My name is Jerry Creehan and this is my story.
For three years I wondered why I felt an odd weakness trying to climb stairs. I was also bewildered when in July of 2016, I fell flat on my face while visiting a valuable client. When I did one more face plant a couple of months later in a parking lot, I knew with certainty that I needed a visit to a specialist to explain my growing disability.
The visit to the specialist left me feeling like a suspect in an episode of 24, physically tortured at the end of an EMG needle! But nothing was worse than hearing the results. In January of 2017, I was diagnosed with Amyotrophic Lateral Sclerosis and my world crashed. All the hopes of a happy retirement, enjoying some travel, and spending time with my grandkids suddenly seemed like a world away.
My second opinion came in February when I was fortunate enough to be seen by Dr. Vota and the multi-disciplinary team at the VCU Neurology, Orthopedic and Wellness Center. I say fortunate because my appointment went on for 4 hours with wave after wave of specialists, each one seemingly more compassionate and caring than the next. The denouement was when I learned that I need not pay for each of these specialists as they are paid at least in part by the Harper’s Hope fund. This experience brought me out of the gloom from the initial diagnosis and into a state excitement to advocate on behalf of all the organizations that come together in assistance of patients with ALS.
Why We Need Your Help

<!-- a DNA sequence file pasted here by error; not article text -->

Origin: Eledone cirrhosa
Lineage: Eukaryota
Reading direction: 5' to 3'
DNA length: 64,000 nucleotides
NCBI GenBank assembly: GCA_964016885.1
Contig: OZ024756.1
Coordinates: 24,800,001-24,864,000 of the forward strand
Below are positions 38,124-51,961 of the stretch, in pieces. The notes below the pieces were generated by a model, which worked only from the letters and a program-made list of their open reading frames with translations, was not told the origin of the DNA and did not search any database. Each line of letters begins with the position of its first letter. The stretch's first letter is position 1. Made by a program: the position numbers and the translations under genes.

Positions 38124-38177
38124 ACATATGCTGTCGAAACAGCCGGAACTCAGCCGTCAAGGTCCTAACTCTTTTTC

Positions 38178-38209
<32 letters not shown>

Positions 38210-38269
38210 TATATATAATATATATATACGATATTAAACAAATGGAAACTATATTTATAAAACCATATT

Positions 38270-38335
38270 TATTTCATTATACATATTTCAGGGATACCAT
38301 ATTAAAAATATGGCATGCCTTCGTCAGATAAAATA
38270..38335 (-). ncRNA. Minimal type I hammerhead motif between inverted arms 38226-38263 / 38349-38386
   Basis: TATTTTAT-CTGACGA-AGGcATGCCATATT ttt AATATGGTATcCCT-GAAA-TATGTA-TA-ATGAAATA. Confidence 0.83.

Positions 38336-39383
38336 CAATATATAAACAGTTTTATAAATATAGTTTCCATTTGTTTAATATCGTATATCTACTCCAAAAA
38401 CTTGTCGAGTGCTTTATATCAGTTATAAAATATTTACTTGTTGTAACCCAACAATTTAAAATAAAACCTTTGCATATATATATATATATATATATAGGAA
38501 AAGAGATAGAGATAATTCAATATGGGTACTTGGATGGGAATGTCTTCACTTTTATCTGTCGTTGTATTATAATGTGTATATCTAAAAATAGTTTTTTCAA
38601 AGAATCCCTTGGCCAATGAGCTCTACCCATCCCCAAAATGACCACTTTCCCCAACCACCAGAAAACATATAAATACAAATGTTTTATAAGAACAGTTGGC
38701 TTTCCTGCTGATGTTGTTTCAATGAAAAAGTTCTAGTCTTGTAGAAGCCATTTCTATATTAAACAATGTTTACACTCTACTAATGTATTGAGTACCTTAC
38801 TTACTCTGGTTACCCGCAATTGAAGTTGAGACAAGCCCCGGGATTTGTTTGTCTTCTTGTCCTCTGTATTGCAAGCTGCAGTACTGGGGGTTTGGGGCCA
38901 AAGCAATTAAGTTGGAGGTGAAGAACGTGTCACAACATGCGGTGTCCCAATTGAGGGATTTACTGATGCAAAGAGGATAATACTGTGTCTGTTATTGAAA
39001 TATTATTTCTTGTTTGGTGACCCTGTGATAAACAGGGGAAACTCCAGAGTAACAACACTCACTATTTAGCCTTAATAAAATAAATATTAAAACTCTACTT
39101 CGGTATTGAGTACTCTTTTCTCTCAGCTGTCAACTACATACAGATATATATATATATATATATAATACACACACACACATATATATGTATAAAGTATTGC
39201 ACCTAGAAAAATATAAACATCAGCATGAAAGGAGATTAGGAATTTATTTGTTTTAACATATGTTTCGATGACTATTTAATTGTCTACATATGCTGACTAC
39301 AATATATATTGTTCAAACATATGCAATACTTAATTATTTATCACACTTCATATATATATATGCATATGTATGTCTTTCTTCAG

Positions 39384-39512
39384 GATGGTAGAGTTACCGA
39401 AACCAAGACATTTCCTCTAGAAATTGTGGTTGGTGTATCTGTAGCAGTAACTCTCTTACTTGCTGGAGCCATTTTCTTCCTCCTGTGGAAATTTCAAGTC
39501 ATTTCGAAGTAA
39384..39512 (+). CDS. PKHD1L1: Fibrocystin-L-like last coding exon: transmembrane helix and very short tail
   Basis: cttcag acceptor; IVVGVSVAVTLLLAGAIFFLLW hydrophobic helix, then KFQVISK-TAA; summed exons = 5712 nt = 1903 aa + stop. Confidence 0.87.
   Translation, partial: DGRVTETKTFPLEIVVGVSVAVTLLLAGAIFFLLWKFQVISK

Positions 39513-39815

Often referred to as Lou Gehrig’s Disease, Amyotrophic Lateral Sclerosis (ALS) is a progressive, fatal neuromuscular disease that slowly robs the body of its ability to walk, speak, swallow, and breathe. The life expectancy of an ALS patient averages 2 to 5 years from the time of diagnosis. Every 90 minutes a person in this country is diagnosed with ALS and every 90 minutes another person will lose their battle against this disease. ALS occurs throughout the world with no racial, ethnic, or socioeconomic boundaries; this crippling disease can strike anyone. Presently there is no known cause of the disease, though support is bringing researchers closer to an answer. In the meantime, it costs an average of $200,000 a year to provide the care ALS patients need.
What I Am Asking
First, please follow this page and contribute what you can. This is an exciting opportunity for us to work together to support those affected by Lou Gehrig’s Disease and to spread awareness of the urgency to find treatments and a cure.
This is an insidious and heart-breaking disease - yet I am here to say, just as Lou Gehrig once did,”I am the luckiest man alive.” I say that because in addition to my incredibly strong faith, I have such an amazing support group around me. People just like you who go out of their way to visit a page such as this and to join me with donations of time, service, and money.
The past two years have brought incredible advancements in ALS research, expanded access to care for ALS patients, and enabled legislation that impacts the quality of life of patients and their families.
This past August I was privileged enough to be the first patient in Virginia to receive a newly FDA approved drug (Radacava). This drug therapy is the first new drug approved to ALS patients in 22 years. WE CAN’T STOP NOW!
With your help, we will be able to make a difference in the lives of people affected by this disease. Help make a difference and donate or join a walk today.